Starring Marshall Williams, Laura Slade Wiggins, Gregg Henry, Lisa Bell, Paul Essiembre and Gabriel Daniels. Written by Rick Chafe and Danny Schur. Directed by Robert Adetuyi. Opens Friday at Cineplex Yonge-Dundas. 111 minutes. PG
The musical “Stand!” is as much a public service as it is a movie.
Many Canadians aren’t familiar with their own history, possibly because it doesn’t get told on screens big and small the way American history is.
This includes the month-long Winnipeg General Strike of 1919, a landmark battle that saw workers of diverse interests and backgrounds join forces and down tools to fight for better pay and working conditions at home following the First World War, paving the way for a united labour movement to come.
There’s almost too much story to be told, at least in a single film running a relatively brisk 111 minutes.
Shot in Winnipeg and adapted from the stage musical “Strike!” which, like the film, incorporates a “West Side Story” romance, “Stand!” unfolds as more of a series of teachable moments than as cohesive drama.
Director Robert Adetuyi, composer/co-writer/co-producer Danny Schur and co-writer Rick Chafe present one stereotypical character after another to make their points about love, liberty and virtuous struggle.
The central couple are Ukrainian immigrant Stefan (Marshall Williams from TV’s “Glee”) and suffragette Rebecca (Laura Slade Wiggins) — a Catholic and Jew, divided by religion, prejudice and circumstance but yearning for each other regardless.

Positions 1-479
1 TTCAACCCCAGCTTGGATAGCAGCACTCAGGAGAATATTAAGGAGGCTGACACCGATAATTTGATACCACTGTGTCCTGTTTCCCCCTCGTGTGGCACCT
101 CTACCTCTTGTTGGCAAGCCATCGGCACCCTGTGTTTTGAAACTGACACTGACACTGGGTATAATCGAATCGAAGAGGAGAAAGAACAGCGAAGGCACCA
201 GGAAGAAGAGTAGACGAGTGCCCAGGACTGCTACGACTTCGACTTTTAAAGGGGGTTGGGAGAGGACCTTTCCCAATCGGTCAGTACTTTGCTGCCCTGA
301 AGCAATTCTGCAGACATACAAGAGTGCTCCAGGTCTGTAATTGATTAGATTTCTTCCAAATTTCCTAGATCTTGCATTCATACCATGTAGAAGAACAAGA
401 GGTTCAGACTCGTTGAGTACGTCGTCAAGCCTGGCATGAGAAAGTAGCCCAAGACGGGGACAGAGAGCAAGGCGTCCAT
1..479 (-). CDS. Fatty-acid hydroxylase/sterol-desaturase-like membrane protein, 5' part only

The film’s many characters also include a union organizer (Hayley Sales) who fights sexism as she seeks recruits; an African-American maid (Lisa Bell) yearning for respect and a better life; and an Indigenous soldier (Gabriel Daniels), recently returned home from the war and wondering what happened to the country he was fighting for.
There are troublemakers — returning soldiers led by the mouthy Davey (Ryan Ash) resent immigrants taking their old jobs — and an outright villain: affluent lawyer A.J. Anderson (Paul Essiembre), who can dial up the prime minister at will and who wants to start his own cabal of capitalists to stop the workers in their tracks.
Somewhere in between is Stefan’s alcoholic dad Mike (Canuck screen vet Gregg Henry), who objects to the strike plans but only because he fears for his son and the loss of badly needed income.
With all this going on at the narrative level, the songs become more of a distraction than a plus. You probably won’t be whistling any of these tunes as you leave the theatre, but you may well remember the struggle that inspired them, and that’s the whole point of the movie.
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